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How to Succeed in Home Office – Productivity, Rituals, and Tools

Remote work needs to be well structured to successfully coordinate employees and projects from a distance. In this guide, we explain the challenges, how to succeed despite them, and how to make home office productive for your organization.

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What this post is about

  • Well-defined workflows and rituals bring structure to companies that work remotely
  • Communicate transparently about projects and priorities to improve collaboration
  • Keep the company culture alive with virtual team get-togethers
  • Make sure the team has access to all essential tools so that nothing can stop them

At Zammad have always been working remotely! However, remote work needs to be well structured to successfully coordinate employees and projects from a distance. In this guide, we explain the challenges, how to manage them, and how to make home office productive for your organization.

Workflows and Processes

Teams that are no longer tied to one location suddenly face all kinds of new challenges. It has to be clarified who is working on which tasks at what time and how best to support each other.

The more clearly the workflows in your organization are defined, the sooner colleagues working from home will know what falls within their area of responsibility, what the priorities are, who they can coordinate with, and what results are expected.

Ask yourself the following questions:

  • Does your team know its tasks and what is expected of each individual?
  • Do they have all the resources and logins they need to do their jobs from home?

Transparency and Routines

People should always divide their working day into phases of concentrated and unfocused work. This applies to the office as well as the home office. Without your colleagues around, however, it's hard to know who is doing what.

That's why it is even more important to have transparency in the team and to keep track of which projects are being pushed and who is working on them. Keep your status up to date in communication tools such as Slack (see list of tools below) to indicate what work phase you are currently in.

Self-organized work from home requires more structure from all team members than they are possibly used to. While some can organize their time efficiently and even really flourish, others need to be supported a little more with guidelines and opportunities for exchange.

Besides that, there will always be moments where you need to coordinate as a team or in groups. For this purpose, it is essential to find regular appointments to exchange information at project level and within the entire team.

At Zammad, we start the day with a joint video call in the morning (a little warm-up helps at the start). At the end of the day, we exchange ideas on open questions in small rounds on specific topics.

Ask yourself the following questions:

  • Does everyone understand what the current projects and priorities are?
  • Is it clear who will discuss which topics and how often?
  • Is there an agenda for meetings and video calls?
  • Are the topics and results written down for reference?

Isolation and Interpersonal Relationships

In a perfect world, home office works just as well and is sometimes even more productive than working in the office. In a study from Great Britain, employees stated that in the office, they worked efficiently for just two hours and 53 minutes per day. At home, however, they often found it easier to concentrate - but they faced other challenges.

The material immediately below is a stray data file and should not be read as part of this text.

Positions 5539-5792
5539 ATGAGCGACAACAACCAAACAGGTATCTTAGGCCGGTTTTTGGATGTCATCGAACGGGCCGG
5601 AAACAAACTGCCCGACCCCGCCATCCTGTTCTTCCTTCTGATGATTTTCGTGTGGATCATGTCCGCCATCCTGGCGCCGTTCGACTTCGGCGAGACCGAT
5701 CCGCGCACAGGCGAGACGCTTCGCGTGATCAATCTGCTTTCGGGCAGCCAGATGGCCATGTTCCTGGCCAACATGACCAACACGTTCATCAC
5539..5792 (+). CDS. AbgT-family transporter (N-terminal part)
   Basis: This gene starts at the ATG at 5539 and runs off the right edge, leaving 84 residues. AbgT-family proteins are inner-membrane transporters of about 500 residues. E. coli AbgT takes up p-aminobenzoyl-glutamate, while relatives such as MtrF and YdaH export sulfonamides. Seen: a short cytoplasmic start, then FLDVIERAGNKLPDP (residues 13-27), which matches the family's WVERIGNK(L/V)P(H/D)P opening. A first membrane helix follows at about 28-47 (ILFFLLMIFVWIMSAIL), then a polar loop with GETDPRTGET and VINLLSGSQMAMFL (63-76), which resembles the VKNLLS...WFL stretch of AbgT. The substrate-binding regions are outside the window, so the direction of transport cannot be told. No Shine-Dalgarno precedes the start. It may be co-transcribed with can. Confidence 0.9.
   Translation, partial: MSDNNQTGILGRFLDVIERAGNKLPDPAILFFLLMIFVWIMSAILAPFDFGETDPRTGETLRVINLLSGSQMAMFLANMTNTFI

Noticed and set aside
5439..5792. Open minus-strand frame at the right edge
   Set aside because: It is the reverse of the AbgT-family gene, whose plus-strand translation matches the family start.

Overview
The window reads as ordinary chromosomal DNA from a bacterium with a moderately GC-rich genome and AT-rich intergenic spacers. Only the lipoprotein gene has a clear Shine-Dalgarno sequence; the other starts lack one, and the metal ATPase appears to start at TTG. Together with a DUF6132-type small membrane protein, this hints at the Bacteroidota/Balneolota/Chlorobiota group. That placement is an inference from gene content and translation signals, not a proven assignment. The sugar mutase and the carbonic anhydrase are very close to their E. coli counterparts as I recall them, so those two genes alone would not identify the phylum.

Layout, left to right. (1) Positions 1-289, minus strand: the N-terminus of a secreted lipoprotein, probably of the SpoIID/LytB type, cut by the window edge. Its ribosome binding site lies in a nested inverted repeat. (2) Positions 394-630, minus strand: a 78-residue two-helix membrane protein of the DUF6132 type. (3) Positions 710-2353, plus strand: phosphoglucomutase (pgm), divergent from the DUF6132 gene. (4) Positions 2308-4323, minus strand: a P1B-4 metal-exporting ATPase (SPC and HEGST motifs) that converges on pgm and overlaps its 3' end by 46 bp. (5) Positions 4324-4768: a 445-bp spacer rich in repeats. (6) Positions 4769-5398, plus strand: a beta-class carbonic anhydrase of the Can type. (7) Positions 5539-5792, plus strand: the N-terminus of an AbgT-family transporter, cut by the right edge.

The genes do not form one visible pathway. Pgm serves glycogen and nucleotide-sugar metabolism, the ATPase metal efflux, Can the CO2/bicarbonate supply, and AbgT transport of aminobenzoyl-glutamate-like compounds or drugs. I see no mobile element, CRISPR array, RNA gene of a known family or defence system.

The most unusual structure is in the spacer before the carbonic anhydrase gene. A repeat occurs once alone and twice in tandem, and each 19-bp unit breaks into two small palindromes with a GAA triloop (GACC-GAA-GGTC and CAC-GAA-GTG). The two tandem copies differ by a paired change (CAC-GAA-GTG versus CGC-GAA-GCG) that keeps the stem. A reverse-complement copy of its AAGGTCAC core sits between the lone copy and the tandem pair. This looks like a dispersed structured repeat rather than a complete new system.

Working from home (and especially during times of a state-recommended curfew), isolation can drive you crazy. You might miss being able to see and think about something other than work. To prevent that, here at Zammad we spend a virtual coffee break together, give each other little tours of the apartment or play a game in the video chat. If your team is open to it, then you might want to suggest something similar.

Ask yourself the following questions:

  • What can I do to recreate those moments of casual coffee break banter digitally?
  • Are there people who are particularly affected by isolation?
  • Are the current measures enough to ensure sufficient interaction within the team?

Tools and Helpers

To be able to work from home, tools for communication and collaboration are needed. Without them, it’s difficult to collaborate on projects or exchange information within the team. At Zammad we focus on open-source solutions that we can run ourselves and host on our own servers. And, above all, tools that we want to use in the long term!


  • Mumble:

    Data-saving and free audio software for talking online

  • Jitsi:

    Free tool for video conferencing in the browser via a shared link, without login, and with screen sharing

  • Sipgate / Placetel:

    Telephone systems from the cloud to provide corporate telephony at home - prices depend on the size of your organization


  • Zammad:

    We use our own open-source helpdesk to work together on customer requests

  • Nextcloud:

    An open-source software that we use for our file sharing as well as our internal calendar or project management.


Clean processes, clear responsibilities, and a regular exchange can increase the productivity of your remote organization. Make sure you provide tools for collaboration and set the right expectations - then your team will be able to work independently from home. This way no one will be bothered if someone takes a walk during the day to get some fresh air and be more focused.

  1. Workflows and Processes
  2. Transparency and Routines
  3. Isolation and Interpersonal Relationships
  4. Tools and Helpers
  5. Summary
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